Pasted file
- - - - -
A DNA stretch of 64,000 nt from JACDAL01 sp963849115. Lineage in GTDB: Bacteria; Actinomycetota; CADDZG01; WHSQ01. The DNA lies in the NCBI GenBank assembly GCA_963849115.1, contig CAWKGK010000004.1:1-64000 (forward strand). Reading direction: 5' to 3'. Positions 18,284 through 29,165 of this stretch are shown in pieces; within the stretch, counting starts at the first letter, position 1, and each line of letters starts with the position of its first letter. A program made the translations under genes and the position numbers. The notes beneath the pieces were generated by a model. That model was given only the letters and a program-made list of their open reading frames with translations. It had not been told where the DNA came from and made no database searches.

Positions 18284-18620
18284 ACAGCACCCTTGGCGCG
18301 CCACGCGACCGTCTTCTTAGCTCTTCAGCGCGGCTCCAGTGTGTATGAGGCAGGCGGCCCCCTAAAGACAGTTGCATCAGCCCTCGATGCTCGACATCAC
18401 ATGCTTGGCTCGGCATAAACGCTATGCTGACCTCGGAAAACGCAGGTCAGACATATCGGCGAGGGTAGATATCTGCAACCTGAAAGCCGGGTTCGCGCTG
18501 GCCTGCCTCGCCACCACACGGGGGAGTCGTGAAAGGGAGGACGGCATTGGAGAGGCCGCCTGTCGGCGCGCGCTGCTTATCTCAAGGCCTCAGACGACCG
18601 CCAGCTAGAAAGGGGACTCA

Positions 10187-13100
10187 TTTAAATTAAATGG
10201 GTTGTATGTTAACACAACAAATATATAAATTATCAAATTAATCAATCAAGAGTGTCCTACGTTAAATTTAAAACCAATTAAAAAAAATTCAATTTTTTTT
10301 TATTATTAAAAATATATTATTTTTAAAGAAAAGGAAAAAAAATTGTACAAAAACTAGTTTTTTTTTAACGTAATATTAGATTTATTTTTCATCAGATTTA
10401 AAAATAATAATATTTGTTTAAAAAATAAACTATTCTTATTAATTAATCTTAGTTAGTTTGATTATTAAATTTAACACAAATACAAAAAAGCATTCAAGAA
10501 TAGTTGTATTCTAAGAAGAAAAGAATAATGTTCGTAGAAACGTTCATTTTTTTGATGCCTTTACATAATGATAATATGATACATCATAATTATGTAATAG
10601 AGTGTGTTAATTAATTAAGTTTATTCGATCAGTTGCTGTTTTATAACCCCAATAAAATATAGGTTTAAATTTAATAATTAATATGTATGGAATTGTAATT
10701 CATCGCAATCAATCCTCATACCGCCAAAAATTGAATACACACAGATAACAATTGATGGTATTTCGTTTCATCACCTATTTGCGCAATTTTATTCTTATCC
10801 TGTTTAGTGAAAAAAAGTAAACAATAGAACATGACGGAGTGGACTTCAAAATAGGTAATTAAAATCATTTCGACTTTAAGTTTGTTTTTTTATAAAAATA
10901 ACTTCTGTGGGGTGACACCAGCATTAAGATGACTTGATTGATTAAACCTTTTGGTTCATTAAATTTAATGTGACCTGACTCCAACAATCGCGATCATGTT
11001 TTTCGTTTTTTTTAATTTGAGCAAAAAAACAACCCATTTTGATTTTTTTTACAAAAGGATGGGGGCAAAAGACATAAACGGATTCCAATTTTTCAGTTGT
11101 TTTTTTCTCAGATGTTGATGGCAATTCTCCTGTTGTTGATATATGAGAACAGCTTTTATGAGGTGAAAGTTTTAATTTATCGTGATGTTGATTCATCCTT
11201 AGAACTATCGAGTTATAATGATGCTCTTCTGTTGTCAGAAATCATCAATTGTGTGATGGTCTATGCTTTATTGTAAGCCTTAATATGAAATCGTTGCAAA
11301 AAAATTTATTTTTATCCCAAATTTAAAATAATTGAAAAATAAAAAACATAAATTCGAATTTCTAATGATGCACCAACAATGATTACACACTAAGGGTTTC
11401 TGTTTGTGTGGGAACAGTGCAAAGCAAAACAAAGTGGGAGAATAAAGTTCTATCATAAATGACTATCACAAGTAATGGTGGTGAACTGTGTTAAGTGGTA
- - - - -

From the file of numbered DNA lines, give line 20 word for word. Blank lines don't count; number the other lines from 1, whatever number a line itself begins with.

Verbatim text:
11201 AGAACTATCGAGTTATAATGATGCTCTTCTGTTGTCAGAAATCATCAATTGTGTGATGGTCTATGCTTTATTGTAAGCCTTAATATGAAATCGTTGCAAA